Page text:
Thousands of viewers face Christmas without TV

Thousands of viewers face Christmas without TV as replacement for fire-damaged transmission mast will take two months to put up and does not work in winter

  • Problem is caused by the Bisldale transmitter which was damaged by fire
  • The proposed replacement will not be suitable for over winter use
  • It means that families may have to shun the TV for more traditional fun 

It has long been the Christmas tradition to sit down TV guide in hand to plan your television viewing over the festive period.

But families living in the Bilsdale area will be forced to spend even more time with their nearest and dearest after the latest disaster to hit their damaged transmitter.

Locals look set to miss out seeing Johns Lewis’s latest advert or the annual showing of Skyfall thanks to the suggested replacement for the fire-ruined broadcaster.

Mast operator Arqiva wants to put a 262ft (80m) mast in a quarry to replace services lost on 10 August but say it will take two months to build – and won’t work in winter. 

North Yorkshire Fire and Rescue Service said six appliances have been sent to tackle the blaze at the Bilsdale transmitting centre, high on the North York Moors, north of Helmsley

The BBC reports worst affected households will be given a partial refund of their TV licence.

At least a million people across the north east were affected by the fire damaging the transmitter.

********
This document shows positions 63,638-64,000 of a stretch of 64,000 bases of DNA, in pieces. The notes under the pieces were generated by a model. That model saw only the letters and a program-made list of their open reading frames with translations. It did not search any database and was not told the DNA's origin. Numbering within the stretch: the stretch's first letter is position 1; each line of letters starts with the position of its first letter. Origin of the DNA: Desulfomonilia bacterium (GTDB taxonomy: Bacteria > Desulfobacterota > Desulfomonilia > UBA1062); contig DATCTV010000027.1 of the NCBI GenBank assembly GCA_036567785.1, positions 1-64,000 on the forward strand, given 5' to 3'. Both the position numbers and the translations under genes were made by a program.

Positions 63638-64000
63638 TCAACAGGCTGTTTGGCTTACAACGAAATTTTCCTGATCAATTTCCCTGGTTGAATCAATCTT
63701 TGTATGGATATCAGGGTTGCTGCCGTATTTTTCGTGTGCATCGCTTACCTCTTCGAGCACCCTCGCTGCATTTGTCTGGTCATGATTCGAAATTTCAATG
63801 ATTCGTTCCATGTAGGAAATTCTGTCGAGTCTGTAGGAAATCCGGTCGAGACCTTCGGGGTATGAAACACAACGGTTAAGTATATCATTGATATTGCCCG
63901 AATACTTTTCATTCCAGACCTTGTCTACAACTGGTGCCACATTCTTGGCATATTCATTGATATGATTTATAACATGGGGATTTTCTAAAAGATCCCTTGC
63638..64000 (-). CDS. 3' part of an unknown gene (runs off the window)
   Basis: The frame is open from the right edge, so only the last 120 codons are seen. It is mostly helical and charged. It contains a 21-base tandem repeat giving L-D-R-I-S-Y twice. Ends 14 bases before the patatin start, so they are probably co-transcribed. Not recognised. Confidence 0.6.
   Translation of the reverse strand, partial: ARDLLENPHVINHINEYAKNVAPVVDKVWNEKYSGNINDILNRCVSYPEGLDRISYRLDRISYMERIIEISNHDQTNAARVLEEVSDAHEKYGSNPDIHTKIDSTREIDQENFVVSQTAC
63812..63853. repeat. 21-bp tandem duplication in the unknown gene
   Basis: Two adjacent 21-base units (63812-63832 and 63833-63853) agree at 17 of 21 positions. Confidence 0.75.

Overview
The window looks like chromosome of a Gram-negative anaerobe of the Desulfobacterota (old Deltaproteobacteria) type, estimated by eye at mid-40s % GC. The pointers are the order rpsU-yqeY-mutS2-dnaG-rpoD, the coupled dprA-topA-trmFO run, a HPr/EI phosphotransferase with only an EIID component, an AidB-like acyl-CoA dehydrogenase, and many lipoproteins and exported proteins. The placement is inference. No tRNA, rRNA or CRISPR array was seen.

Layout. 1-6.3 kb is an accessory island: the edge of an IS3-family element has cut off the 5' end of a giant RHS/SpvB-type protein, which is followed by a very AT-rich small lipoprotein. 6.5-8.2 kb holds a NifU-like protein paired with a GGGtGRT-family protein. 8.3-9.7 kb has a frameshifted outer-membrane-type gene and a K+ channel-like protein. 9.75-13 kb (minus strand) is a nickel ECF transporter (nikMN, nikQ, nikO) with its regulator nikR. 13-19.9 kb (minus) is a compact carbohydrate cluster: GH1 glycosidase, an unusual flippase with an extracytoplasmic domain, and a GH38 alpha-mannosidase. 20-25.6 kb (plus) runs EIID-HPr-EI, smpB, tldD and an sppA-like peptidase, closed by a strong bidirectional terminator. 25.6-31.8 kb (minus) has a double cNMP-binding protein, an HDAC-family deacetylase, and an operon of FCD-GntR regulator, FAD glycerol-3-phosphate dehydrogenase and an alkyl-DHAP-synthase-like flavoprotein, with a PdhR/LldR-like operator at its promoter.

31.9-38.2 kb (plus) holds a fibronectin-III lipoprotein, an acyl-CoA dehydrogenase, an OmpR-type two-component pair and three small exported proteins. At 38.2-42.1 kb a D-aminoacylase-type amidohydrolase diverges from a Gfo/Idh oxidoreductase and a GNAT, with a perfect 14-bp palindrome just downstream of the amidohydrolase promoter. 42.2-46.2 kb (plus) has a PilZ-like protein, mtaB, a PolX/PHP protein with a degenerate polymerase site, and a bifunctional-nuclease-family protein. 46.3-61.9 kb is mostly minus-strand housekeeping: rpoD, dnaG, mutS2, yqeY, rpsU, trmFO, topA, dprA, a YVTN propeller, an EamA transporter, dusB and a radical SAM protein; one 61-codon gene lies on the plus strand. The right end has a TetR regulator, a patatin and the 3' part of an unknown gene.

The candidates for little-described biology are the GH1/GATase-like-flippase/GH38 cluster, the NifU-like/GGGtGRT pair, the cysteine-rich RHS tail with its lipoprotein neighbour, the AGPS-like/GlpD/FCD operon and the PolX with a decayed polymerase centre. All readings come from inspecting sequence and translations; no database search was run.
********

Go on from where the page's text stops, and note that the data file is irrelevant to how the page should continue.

The North York Moors National Park Authority’s director of planning Chris France said the temporary mast would not be permanently tied down it would not be suitable over the winter.

The transmitter (pictured above) was built in 1969 and supplies digital TV to huge swathes of the north east of England

And Arqiva says “another replacement mast” would be needed which would need full planning permission.

More than 30 firefighters tackled the blaze in August at the 1000ft-tall Bilsdale transmitting centre, high on the North York Moors, north of Helmsley.

Firefighters at the time said the fire included the tower mast itself, which is 315 metres (1,032 ft) tall.

Eyewitnesses in the area described a scene of chaos, with plumes of black smoke billowing from atop the hills and spreading throughout the Yorkshire valleys. 

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